When Sowiesoso was released in 1976, it was on Günter Körber’s Sky Records. It had been formed in 1975, and by 1976, was already regarded as a label that released ambitious, influential and innovative music. This described Cluster’s first album in four years. However, Sowiesoso was a very different album to Zuckerzeit. 

That was no surprise to those familiar with Cluster’s music. They were like musical chameleons, constantly reinventing their music. The musical chameleons were about to enter a three year period where Cluster could do no wrong.


Enter Brian Eno.

In June 1977, the two members of Cluster were joined by three old friends. The first was Holger Czukay of Can. “Dieter and I knew Holger from way back, back to Zodiak Free Arts Lab. We hung around with members of Can. Back then, there was a great sense of community. Everyone helped and influenced each other. We even went on to tour together.” Another of the guest artists on Cluster’s 1977 album first met Dieter and Hans at a Cluster concert. 

That was Brian Eno: “who Cluster jammed with in 1974. Brian joined us on stage, and we spent the second half of the concert jamming. That was how we first met Brian. Then in 1977, he joined as for the recording of Cluster and Eno. We learnt a lot from Brian. Similarly, I like to think we influenced him. That was the case when we recorded After The Heat.” Before that, Cluster and Eno was recorded.

Cluster and Eno.

The four great innovators got to work. They spent part of June 1977 recording enough for two albums. Conny Plank laid down bass lines, while Dieter and Hans-Joachim Roedelius played synths and keyboards. So did Brian Eno who added bass and vocals. Once the recording session was complete, the first collaboration between Cluster and Brian Eno was released later in 1977. 

When Cluster and Eno was released later in 1977, the album was a meeting of minds. Elements of both Cluster and Brian Eno’s music melted into one. Especially on Wehrmut, which features on Kollection 06: Cluster 1971-1981 Compiled By John McEntire. Just like other tracks, Cluster supplied elements of avant-garde, while Brian Eno’s supplied the ambient influence. When this was combined with drone and world music, the result was another classic album.

Widespread critical acclaim accompanied the release of Cluster and Eno. It was hailed a groundbreaking album, one that was way ahead of its time. Cluster and Eno is an album that Hans-Joachim Roedelius: “is proud of.” He remembers the recording sessions fondly, and sees both Cluster and Eno, and its followup After The Heat, as an equally “influential album.”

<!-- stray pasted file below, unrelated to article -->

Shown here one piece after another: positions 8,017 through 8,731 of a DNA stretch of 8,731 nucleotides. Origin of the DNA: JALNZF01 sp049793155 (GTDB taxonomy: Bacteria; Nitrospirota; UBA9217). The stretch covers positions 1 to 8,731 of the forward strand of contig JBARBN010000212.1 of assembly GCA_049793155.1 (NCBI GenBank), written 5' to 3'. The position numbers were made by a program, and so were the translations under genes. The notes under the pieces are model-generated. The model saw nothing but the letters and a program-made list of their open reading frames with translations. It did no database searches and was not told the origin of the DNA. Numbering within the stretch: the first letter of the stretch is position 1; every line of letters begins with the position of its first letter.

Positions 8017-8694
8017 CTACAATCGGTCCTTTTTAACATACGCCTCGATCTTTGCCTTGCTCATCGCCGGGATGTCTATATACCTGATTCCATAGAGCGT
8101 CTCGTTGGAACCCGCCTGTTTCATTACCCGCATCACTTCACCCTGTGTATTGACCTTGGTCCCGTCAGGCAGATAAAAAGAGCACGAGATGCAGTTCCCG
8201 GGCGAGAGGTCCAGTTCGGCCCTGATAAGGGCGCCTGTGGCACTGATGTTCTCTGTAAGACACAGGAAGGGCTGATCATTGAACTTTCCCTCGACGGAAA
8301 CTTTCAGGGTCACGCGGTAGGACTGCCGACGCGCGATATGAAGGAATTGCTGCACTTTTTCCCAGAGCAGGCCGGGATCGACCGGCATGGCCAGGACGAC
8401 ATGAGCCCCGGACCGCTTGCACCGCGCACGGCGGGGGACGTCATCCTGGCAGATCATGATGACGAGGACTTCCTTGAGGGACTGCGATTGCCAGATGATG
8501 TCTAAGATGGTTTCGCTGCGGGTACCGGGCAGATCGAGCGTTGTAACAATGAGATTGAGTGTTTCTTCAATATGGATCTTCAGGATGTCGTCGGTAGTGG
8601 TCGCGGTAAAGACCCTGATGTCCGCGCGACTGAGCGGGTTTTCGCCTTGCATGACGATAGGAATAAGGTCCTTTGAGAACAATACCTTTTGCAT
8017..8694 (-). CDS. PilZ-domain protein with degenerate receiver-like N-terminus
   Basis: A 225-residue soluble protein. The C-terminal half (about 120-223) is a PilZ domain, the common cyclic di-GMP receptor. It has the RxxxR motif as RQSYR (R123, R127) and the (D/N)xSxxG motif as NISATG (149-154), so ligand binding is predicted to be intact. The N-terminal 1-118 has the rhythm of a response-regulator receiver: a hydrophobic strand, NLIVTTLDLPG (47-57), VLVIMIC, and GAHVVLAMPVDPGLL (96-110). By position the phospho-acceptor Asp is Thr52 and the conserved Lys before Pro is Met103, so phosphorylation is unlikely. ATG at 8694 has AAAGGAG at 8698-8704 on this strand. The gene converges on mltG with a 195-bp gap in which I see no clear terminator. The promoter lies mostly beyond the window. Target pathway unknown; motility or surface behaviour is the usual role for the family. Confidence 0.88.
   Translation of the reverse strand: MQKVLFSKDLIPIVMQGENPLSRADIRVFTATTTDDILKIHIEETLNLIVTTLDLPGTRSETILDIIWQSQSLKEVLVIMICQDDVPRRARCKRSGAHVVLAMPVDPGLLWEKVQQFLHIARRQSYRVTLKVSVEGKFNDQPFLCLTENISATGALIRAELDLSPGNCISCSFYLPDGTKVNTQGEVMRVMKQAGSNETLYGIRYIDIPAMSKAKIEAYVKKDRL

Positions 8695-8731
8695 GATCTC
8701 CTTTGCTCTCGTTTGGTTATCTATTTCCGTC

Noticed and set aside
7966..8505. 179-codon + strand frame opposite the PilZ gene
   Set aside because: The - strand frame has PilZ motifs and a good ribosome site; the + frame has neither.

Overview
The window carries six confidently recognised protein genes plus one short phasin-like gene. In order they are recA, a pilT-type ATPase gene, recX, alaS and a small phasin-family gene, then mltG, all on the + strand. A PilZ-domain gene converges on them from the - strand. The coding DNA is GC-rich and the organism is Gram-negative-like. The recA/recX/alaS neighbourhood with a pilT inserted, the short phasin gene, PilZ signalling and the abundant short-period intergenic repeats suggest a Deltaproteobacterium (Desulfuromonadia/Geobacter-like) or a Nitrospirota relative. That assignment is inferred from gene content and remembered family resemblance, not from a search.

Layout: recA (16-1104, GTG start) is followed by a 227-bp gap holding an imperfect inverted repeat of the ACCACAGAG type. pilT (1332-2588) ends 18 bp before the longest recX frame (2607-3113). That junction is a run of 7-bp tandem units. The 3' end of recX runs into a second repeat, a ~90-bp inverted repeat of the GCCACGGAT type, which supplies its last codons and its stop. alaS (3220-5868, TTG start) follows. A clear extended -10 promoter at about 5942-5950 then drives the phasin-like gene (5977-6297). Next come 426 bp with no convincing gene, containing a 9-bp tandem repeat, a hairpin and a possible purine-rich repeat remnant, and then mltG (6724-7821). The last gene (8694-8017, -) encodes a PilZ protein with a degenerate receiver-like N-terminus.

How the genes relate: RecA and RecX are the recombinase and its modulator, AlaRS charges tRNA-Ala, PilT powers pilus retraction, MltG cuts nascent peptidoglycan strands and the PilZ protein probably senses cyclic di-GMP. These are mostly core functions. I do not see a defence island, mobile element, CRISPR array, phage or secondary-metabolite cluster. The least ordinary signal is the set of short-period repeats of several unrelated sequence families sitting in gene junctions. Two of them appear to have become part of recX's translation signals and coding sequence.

After The Heat.

Just a year after the release of Cluster and Eno, the second collaboration between Cluster and Brian Eno was released. It too, was released to critical acclaim. This fusion of ambient, art rock, avant-garde, experimental and Krautrock were combined by Cluster and Brian Eno. Again, both Cluster and Brian Eno were influencing each other. Especially on The Shade, which features on Kollection 06: Cluster 1971-1981 Compiled By John McEntire. The influences of both Cluster and Brian Eno can be heard.

“This was not one way. We both influenced each other. On After The Heat, I believe we influenced Brian’s production style. If you listen to David Bowie’s Low and Lodger albums which Brian Eno produced, Cluster and Harmonia’s influence can be heard. So while Brian influenced Cluster, we certainly influenced him.” After two albums with Brian Eno, Cluster’s next album saw them return to a duo. 


Grosses Wasser.

Following two albums with Brian Eno, Cluster returned to the studio in 1979. This time, Cluster were joined by Peter Baumann of Tangerine Dream. He would produce Grosses Wasser, Cluster’s seventh album. 

It was an album where Cluster drew inspiration from ambient, art rock and avant-garde to electronica and free jazz. The result was music that’s ambitious, challenging and experimental. Other times, the music becomes ethereal, elegiac, melancholy and cinematic. Sometimes, though, Cluster decide to throw a curveball. This they do on  the ten minute edit of Grosses Wasser that features on Kollection 06: Cluster 1971-1981 Compiled By John McEntire.  It finds Cluster springing surprises and throwing the occasional curveball on this ambition, genre-melting track. This adds to avant-garde sound of Grosses Wasser. 

When Cluster released Grosses Wasser later in 1979, it proved to be Cluster’s most avant-garde album. “This wasn’t a conscious decision. Instead, it was just a case of evolution. That was the way that the Cluster worked. It was the same live.” That became apparent on Cluster’s first live album.


Live In Vienna.